Perched above Kobe city and boasting over 75,000 herbs and blooming flowers, Nunobiki Herb Gardens is literally and figuratively a cut above the rest. I’ve visited gardens across the entire length of Japan, and none of them have impressed me as much as Nunobiki did. Aside from its 12 sprawling gardens, visitors can tour the fragrance and spice museums, witness artistic displays in the herbal house, laze in the herbal foot bath, pilgrimage to the lover’s bell and tuck into a meal at a German-castle inspired plaza. It’s the perfect setting for a romantic day in Kobe. Even better, the gardens are in bloom all year round. Check out their website for your season’s features.
Getting there is a treat. The gardens are an easy 10-mintue ropeway ride from Shin-Kobe Station, which also serves as Kobe’s shinkansen (high-speed bullet train) station. The ascent brings you past Nunobiki waterfall (43-feet tall!) and above the gardens. Look behind, and you’ll catch some superb Kobe views. The ropeway docks at two access points to the gardens: one lower and one upper. Being in the mountains and all, the gardens are on a slope. And I’d recommend getting off at the upper station: it’s much nicer to spend a day gently descending than climbing. You can also hike up from Shin-kobe station, but be warned that the path is pretty steep. In 20 minutes, you’ll reach the waterfall, and in another 20 you’ll reach the lower ropeway station. Generally, the gardens close at 5:00 p.m. But in the summer and autumn, the view plaza (but not the gardens) is kept open until 8:30 p.m.; it’s a popular spot for locals.
The View Plaza and Welcome Garden
Now step off the ropeway and into Germany! Just kidding—the view plaza is inspired by Wartburg Castle, an ancient German castle, and feels just like walking into the nation’s historic countryside. The welcome garden wraps around the plaza, and as you explore it you’ll find hammocks (!) and free play equipment for the kids. Kick back and take in the sweeping views of Kobe (and on a clear day Osaka and Kyoto, too). If you’re visiting in the summer or autumn, hang around the plaza after sunset to catch some night-time illuminations.
The menu is inspired by the gardens, and incorporates its harvest of herbs, veggies, and edible flowers. It’s definitely worth stopping for a meal or a bite to eat at the plaza’s restaurant or cafe. And if the weather’s nice, outdoor stalls will pop up in the courtyard. The rose petal tea that I ordered was as refreshing as it was pretty. Japanese and Western options are available, as well as a children’s menu.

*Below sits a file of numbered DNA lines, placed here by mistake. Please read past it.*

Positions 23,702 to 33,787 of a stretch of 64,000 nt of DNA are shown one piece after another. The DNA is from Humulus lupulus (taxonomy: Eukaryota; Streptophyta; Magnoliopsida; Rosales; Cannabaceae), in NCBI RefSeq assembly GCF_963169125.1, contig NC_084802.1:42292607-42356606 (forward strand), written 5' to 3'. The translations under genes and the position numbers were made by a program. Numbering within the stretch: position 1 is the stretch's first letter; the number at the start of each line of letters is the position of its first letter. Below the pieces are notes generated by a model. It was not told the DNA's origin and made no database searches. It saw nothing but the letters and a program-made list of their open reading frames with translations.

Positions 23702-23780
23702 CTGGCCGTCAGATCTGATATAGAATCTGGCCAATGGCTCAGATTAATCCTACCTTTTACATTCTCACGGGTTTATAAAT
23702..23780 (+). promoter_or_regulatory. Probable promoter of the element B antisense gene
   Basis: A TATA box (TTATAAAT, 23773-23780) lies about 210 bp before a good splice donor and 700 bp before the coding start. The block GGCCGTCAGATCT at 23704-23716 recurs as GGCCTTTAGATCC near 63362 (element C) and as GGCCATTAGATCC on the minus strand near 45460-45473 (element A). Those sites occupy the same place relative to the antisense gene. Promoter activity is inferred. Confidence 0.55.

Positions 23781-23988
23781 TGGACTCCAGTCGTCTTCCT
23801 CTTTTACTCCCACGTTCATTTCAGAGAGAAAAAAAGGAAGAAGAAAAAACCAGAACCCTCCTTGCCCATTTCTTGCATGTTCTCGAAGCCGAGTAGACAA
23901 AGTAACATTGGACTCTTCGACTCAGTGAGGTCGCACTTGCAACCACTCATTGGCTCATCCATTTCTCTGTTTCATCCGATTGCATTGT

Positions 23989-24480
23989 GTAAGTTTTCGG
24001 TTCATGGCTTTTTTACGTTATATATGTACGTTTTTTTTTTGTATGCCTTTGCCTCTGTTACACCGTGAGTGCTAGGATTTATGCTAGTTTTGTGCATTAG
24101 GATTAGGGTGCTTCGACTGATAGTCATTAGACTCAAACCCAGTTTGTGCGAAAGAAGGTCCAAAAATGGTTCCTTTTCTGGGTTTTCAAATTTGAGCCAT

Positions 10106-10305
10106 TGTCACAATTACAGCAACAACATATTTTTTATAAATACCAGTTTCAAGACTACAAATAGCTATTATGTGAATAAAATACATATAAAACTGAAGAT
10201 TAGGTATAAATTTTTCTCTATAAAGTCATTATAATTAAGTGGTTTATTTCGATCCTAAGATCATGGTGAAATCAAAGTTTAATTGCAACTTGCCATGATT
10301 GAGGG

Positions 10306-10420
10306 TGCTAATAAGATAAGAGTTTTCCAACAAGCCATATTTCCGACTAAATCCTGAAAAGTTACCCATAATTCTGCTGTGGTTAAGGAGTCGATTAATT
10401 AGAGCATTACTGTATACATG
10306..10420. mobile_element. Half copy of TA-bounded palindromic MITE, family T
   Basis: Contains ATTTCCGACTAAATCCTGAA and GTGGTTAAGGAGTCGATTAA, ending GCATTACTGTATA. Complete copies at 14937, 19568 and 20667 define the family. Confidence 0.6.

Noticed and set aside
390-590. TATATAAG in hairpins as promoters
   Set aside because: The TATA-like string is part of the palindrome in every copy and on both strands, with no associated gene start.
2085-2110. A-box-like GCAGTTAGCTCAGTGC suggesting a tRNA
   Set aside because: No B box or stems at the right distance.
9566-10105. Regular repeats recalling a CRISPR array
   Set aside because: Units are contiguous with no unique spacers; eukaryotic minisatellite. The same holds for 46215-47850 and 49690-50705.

The Fragrance and Spice Museums
If you’re a lover of perfume, essential oils, or simply nice-smelling things, the fragrance museum might be your new happy place. Poke through displays of aroma-extracting equipment and antique perfume bottles, and then sniff your heart out at the essential oil display, which stocks over 80 scents. Afterward, take a stroll through the dreamy spice museum. Here, you can try out a spice crusher and learn more about their collection.
Art at the Herbal House
While you’ll at it, why not visit the herbal house? Scenes from daily life, like the kitchen or living room, are artistically elevated with displays of dried flowers and herbs. It’s it a great spot for inspiration and unique photos.
Whether you’ve got a special someone or are taking some time to yourself, the lover’s bell is a sweet spot to visit. Make your wishes here or ring the bell for some romantic good luck.
Whew! After all that walking, treat your feet to a restorative soak. The herbal foot bath, located close to the glasshouse, is a must.
And after all of the above, there’s still a wealth of gardens to stroll through. In no particular order, there’s the rose symphony garden, which houses over 60 varieties of roses. The lavender garden hosts a picking event every June. Meanwhile, the stunning glasshouse is a tropical oasis with statues and water features. And the oriental garden display Asian plants traditionally used in medicine, food, and crafting. You’ll find over 100 varieties of herbs at the herb museum garden. And the kitchen garden stocks common vegetables and herbs that you might already keep in your own garden. Meanwhile, the fragrant garden pays homage to the European countryside. The four seasons garden is, fittingly, designed to be in full bloom each season. And the lily garden smells wonderful. Kaze no Oka garden has superb views of the surrounding area. Finally, you can meet some friendly tree frogs in the waterfall patio gardens.
If you’d like to take a piece of the day home with you, stop by the garden’s shops. There’s a small outpost at the view plaza, and a larger shop at the lower ropeway terminal. They offer a host of herbal teas, essential oils, soaps, hand creams, fragrance sprays, and other sundries.
Name: Nunobiki Herb Garden, Kobe
Address: 1-4-3 Kitanocho, Chuo Ward, Kobe, Hyogo
Open: Every day 10am—5pm
Post by Japan Journeys.